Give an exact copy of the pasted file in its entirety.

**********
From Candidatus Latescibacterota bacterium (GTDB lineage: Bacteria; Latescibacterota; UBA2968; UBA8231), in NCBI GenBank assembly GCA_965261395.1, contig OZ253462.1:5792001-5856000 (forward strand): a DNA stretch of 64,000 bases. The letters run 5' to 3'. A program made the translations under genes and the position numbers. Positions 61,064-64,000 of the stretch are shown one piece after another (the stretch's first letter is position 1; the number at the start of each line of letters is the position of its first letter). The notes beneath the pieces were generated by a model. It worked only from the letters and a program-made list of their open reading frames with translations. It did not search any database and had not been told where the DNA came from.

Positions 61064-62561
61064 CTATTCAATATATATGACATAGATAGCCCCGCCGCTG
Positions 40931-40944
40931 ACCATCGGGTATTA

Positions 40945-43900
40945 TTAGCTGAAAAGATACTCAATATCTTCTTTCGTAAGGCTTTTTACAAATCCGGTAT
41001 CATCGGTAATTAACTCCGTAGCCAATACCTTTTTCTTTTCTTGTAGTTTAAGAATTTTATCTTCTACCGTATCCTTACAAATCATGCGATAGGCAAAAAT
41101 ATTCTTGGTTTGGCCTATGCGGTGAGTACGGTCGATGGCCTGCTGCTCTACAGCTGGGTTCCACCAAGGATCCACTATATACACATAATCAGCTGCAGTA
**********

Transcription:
From Candidatus Latescibacterota bacterium (GTDB lineage: Bacteria; Latescibacterota; UBA2968; UBA8231), in NCBI GenBank assembly GCA_965261395.1, contig OZ253462.1:5792001-5856000 (forward strand): a DNA stretch of 64,000 bases. The letters run 5' to 3'. A program made the translations under genes and the position numbers. Positions 61,064-64,000 of the stretch are shown one piece after another (the stretch's first letter is position 1; the number at the start of each line of letters is the position of its first letter). The notes beneath the pieces were generated by a model. It worked only from the letters and a program-made list of their open reading frames with translations. It did not search any database and had not been told where the DNA came from.

Positions 61064-62561
61064 CTATTCAATATATATGACATAGATAGCCCCGCCGCTG
Positions 40931-40944
40931 ACCATCGGGTATTA

Positions 40945-43900
40945 TTAGCTGAAAAGATACTCAATATCTTCTTTCGTAAGGCTTTTTACAAATCCGGTAT
41001 CATCGGTAATTAACTCCGTAGCCAATACCTTTTTCTTTTCTTGTAGTTTAAGAATTTTATCTTCTACCGTATCCTTACAAATCATGCGATAGGCAAAAAT
41101 ATTCTTGGTTTGGCCTATGCGGTGAGTACGGTCGATGGCCTGCTGCTCTACAGCTGGGTTCCACCAAGGATCCACTATATACACATAATCAGCTGCAGTA